3 tips to avoid reductions in feed consumption on your farms

Current farming practices are increasingly conducive to animal welfare, but they still lead to a number of hazards that are poorly perceived by animals. This often results in a drop in consumption. What are these hazards that affect feed consumption and how can their effects be avoided?


Feed: Factors inducing drops in consumption

Risk stages in animal production cycle

Reductions in consumption never happen by chance. Some of the most common causes are:

  • Dietary transition
  • Reformulations with their changes in raw materials
  • The high protein content of certain supplements
  • Aversive compounds such as drugs or certain raw materials

Every dietary transition is a challenge for animals. Indeed, it means: new type of feedstuff, perhaps a new appearance (liquid to solid), new composition. All these changes are strongly perceived by animals, which are by nature neophobic. So how do animals react to dietary transitions, changes in formulation…? They decrease their consumption even if only for a few days, but the consequences will be for the whole production cycle.

How do animals react to a new feed that does not taste the same as usual, or worse with a feedstuff with an unpleasant taste (due to minerals, fat oxidation, bitter compounds…)? They reduce their consumption or sometimes even refuse to eat.

But why?

Physiological explanation

A cow has 25,000 taste buds, whereas humans only have about 7,000. The olfactory epithelium, essential for smell and taste, has a surface area of about 100 cm² in pigs and cows, and only 9 cm² in humans.

Animals are much better equipped than humans to smell and taste what they eat! Any change in formulation, raw material … will be particularly felt by animals, and may lead to drops in ingestions.

Brain explanation

These taste buds are directly connected to the centre of the animals’ memory. A scent that is not remembered will alert the animal to a potential danger. This neophobia is a mechanism as vital as it is inevitable.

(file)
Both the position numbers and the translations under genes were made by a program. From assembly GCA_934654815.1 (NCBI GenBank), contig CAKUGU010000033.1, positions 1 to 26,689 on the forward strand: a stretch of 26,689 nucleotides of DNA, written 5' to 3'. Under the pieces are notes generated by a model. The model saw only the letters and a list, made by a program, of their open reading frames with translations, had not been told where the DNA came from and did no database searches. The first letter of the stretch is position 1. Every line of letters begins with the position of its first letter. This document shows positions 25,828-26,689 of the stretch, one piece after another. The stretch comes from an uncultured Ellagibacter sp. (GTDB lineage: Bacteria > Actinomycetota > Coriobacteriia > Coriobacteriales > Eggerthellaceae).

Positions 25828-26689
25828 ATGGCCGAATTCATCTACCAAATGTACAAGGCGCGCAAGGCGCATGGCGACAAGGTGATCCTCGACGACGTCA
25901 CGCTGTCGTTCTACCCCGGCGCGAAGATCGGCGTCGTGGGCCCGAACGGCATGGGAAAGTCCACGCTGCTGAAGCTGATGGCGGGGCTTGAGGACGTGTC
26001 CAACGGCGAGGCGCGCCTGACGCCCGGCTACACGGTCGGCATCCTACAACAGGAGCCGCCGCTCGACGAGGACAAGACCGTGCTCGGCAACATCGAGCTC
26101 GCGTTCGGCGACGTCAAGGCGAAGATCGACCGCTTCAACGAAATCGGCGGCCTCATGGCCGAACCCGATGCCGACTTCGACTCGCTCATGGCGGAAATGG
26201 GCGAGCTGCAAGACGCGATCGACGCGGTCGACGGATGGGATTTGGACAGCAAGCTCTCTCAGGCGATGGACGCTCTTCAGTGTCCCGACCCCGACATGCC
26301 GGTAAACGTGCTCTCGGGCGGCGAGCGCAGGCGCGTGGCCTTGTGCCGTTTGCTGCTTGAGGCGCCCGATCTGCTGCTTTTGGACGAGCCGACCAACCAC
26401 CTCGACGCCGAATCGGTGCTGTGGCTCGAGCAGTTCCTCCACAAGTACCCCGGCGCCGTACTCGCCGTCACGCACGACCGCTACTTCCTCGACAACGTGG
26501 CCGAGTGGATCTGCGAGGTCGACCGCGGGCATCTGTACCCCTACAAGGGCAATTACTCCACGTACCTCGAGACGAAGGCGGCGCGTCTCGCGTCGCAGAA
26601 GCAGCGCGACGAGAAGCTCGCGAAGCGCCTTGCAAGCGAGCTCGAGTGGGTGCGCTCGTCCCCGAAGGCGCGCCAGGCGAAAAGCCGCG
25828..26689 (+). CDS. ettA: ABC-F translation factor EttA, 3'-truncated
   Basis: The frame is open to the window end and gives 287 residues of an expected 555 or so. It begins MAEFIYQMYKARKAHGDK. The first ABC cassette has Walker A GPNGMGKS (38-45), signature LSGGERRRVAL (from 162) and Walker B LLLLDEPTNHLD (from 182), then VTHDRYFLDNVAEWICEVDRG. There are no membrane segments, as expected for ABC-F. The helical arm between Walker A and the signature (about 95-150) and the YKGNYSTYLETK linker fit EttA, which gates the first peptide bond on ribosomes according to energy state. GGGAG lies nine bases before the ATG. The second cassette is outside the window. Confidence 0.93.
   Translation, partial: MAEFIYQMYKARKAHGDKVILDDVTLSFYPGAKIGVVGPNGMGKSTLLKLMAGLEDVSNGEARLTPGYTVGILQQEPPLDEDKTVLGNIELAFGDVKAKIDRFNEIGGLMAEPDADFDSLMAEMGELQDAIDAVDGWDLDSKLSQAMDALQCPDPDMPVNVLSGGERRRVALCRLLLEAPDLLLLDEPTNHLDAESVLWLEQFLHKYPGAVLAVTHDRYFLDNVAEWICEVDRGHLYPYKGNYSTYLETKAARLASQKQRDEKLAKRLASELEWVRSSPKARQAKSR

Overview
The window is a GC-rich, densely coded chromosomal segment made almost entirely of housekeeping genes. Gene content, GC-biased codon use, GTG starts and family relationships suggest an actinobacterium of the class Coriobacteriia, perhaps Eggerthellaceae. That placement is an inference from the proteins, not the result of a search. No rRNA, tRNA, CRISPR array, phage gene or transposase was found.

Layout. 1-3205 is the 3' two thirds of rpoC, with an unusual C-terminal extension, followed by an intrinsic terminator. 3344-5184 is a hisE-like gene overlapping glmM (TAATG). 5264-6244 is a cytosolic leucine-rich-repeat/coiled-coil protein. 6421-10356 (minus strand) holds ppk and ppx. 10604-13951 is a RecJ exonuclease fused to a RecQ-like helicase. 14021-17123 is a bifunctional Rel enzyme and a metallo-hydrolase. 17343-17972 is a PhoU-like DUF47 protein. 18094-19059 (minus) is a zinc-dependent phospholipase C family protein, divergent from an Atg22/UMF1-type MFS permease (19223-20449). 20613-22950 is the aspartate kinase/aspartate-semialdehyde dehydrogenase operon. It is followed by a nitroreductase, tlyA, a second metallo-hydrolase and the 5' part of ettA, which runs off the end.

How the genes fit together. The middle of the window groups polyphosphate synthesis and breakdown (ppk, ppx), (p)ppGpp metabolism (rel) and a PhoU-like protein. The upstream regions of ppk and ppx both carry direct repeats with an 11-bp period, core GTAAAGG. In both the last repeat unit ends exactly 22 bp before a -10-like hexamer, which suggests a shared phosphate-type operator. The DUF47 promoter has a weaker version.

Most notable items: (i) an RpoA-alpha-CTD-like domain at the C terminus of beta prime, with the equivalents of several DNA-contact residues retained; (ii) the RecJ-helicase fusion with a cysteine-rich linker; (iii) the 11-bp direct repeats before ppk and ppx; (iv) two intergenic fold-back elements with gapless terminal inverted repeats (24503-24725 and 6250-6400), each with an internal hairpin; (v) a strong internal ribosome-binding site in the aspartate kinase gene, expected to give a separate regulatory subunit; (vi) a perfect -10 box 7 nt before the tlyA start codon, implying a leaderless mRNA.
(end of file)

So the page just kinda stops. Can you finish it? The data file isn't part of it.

But, how can a feed manufacturer limit these drops in consumption? These drops in consumption are detrimental to livestock farmers, but also to the image of manufacturers.

Solutions for stabilizing the amount of feed ingested

There are three facets to work with: the olfactory profile, the taste profile and the attractive features

Working on the Olfactory Profile:

The sense of smell is the first contact the animal has with its diet. Taste comes right after. Given the sensitivity of animals to smells and tastes, flavours (smell in the mouth plus taste) have a role to play in animal production.

Flavouring will prevent any change of smell in a feed (following a change of raw material for example). The aroma will indeed cover the changes and thus smooth the olfactory profile of the feedstuff. The animal will first smell the aroma, its memory will recognize it and the animal will consume its diet more easily.

Improve Taste Profile:

Taste is the second step between an animal and its feed. As with the olfactory profile, the aroma will attenuate the variations in taste, thus avoiding any surprises for the animals.

Flavours will also improve the palatability which will encourage the animals to eat again.

To go further, a flavour can be combined with a sweetener to achieve a higher palatability. The latter will bring the sweet taste, universally appreciated, and will also enhance the aroma. They work in synergy on the taste approach, just like 1 + 1 = 3 in a company.

Using attractant molecules

Attractive functionality can be provided by the aroma thanks to specific molecules that naturally attract animals without necessarily appealing to their memory. The attractant molecules are released from the feed and move through the air where they are picked up by the animals’ olfactory receptors. This is an additional tool to help animals find their diet and to motivate them to eat.

Flavourings are therefore a key lever for stabilising the quantities ingested. In addition, it will also be necessary to take care of the well-being of the animals. For the animal to consume well, for the animal to produce well, the feed must smell good and the animal must feel good.




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